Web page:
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Feeding Milestones of a Chicken Life Cycle


Weeks 1-4:  Baby Chicks

Start your birds strong by providing a complete starter-grower feed with at least 18 percent protein to support chick growth.  If your chicks were not vaccinated, choose a medicated feed.

Weeks 5-15:  Teenage Stage

During weeks 5 and 6, chicks will go through visible growth changes including new primary feathers and developing pecking order.  Growing birds are now referred to by pullet for a teenage female and cockerel for the teenage male.  The differences between the genders will become even more obvious in the weeks between 7 and 15.  Continue to feed a complete starter-grower with 18 percent protein.  You do not need to continue to provide medicated feed in this stage.

Weeks 16 and 17:  Setting the Stage

Around week 16, you will start to check nesting boxes for that first coveted egg.  At this point you can start the transition to a layer feed.  Layer feed will have less protein and more calcium which is important for egg production.  Make sure that the layer feed is made with wholesome ingredients and includes 16 percent protein and at least 3.25 percent calcium as well as key vitamins and minerals.

Week 18:  The First Egg

When birds reach 18 weeks old, or when the first egg arrives, complete the transition to layer feed.  It is best for this transition to be done gradually to prevent digestive upset.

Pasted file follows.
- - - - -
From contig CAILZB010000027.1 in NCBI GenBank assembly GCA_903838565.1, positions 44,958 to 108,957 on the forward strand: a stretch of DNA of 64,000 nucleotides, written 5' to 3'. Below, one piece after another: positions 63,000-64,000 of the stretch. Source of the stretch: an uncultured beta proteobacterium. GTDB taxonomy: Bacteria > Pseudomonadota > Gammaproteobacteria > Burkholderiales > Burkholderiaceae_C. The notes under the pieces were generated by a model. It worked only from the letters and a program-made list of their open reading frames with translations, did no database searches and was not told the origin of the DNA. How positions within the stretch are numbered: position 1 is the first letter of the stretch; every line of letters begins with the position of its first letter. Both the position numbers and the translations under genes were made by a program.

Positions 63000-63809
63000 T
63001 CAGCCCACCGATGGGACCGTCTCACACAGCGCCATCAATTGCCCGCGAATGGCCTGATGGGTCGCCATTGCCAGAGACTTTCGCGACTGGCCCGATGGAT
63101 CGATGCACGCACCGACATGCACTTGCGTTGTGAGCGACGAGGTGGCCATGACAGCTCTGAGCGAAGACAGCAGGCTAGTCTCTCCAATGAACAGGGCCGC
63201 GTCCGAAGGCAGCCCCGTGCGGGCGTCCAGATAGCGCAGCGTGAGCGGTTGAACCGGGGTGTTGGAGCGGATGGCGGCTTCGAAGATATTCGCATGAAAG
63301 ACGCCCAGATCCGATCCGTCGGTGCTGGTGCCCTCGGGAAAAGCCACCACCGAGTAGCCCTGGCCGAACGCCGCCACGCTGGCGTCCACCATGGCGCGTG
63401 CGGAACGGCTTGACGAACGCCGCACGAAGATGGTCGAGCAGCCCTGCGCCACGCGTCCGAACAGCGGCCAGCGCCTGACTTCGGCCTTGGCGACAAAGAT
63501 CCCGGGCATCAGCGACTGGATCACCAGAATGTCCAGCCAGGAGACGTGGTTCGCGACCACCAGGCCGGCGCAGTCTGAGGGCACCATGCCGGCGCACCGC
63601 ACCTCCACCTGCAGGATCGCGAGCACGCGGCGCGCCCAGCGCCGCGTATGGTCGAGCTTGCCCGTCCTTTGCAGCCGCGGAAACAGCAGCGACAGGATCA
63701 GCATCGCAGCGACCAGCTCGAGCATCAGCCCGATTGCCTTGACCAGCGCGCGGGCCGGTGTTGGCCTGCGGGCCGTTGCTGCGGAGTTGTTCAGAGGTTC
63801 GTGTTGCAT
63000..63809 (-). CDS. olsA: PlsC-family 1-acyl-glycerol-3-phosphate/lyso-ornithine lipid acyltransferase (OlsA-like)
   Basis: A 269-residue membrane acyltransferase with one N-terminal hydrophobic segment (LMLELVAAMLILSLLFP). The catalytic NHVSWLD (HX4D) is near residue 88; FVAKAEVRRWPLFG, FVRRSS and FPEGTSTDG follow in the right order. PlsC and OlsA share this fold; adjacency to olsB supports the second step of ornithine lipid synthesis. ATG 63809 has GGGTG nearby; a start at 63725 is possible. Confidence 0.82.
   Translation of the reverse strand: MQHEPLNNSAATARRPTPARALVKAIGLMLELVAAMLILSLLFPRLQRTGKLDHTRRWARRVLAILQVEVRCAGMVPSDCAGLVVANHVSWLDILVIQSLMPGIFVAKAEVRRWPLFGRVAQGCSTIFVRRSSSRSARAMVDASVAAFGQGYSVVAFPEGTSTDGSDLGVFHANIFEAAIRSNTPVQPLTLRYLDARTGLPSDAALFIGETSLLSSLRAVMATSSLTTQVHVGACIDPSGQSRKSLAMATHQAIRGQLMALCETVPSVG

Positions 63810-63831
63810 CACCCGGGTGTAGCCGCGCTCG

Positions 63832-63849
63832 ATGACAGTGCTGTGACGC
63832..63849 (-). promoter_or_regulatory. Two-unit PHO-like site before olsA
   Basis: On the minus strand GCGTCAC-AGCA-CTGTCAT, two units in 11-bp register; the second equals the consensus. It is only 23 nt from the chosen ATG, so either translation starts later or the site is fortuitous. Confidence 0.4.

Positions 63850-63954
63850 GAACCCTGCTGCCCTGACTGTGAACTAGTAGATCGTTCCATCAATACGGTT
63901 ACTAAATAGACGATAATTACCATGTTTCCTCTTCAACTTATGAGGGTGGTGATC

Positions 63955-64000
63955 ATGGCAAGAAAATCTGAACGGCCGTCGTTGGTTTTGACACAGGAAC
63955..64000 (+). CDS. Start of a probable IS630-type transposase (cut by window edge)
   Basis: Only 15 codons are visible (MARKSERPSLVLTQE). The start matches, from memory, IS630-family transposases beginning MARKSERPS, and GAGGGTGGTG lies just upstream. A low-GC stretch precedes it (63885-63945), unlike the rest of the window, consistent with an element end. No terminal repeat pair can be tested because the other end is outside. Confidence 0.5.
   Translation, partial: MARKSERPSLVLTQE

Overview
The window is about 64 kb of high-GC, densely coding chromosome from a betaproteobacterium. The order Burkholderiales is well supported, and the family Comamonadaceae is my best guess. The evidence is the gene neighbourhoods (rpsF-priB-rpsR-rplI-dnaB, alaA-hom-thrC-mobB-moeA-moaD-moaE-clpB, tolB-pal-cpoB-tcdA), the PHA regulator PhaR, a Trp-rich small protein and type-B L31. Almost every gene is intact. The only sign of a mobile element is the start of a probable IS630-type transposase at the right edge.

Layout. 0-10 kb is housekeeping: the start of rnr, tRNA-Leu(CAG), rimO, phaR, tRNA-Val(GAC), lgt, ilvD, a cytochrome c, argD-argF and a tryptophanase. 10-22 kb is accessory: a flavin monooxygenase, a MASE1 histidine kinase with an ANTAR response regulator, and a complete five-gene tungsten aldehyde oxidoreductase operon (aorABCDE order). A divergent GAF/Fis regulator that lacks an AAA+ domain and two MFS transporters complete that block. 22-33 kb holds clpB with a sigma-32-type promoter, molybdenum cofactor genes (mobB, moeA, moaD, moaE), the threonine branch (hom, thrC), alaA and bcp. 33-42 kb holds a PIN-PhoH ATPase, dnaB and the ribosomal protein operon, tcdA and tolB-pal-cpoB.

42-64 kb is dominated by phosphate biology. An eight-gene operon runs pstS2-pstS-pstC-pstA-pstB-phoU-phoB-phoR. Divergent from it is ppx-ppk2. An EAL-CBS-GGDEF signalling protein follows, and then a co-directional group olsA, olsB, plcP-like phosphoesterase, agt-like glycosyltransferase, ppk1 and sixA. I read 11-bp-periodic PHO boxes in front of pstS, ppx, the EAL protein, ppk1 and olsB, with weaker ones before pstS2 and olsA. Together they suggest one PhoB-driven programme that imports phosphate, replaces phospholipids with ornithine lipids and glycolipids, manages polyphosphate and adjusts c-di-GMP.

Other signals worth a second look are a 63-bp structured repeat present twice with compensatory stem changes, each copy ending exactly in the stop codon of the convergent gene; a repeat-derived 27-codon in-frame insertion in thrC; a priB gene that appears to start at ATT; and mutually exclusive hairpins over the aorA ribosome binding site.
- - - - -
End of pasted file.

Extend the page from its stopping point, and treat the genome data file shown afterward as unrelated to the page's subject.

Month 18:  Molting

Once the first egg has been laid, it will be business as usual for awhile.  Around 18 months, feathers will likely begin to cover the chicken coop.  

The first molt usually occurs in the fall, the flock will take a break from egg laying and shed feathers for a few weeks.  Protein is the key nutrient in a flock's diet during molt.  This is because feathers are made of 80-85% protein, whereas eggshells are primarily calcium. 

When the molt begins, switch to a complete feed with 20% protein.  A high-protein complete feed can help hens channel nutrients into feather regrowth.  Once they begin producing eggs again, switch back to a layer feed to match their energy needs. 

Retirement

When the day comes that the hen stops laying eggs, she still has an important place in the flock as a steady companion.  At this point, transition back full circle to a higher-protein feed.  If you have a mixed flock, supplement with oyster shell to assist the younger hens in their egg production.

 


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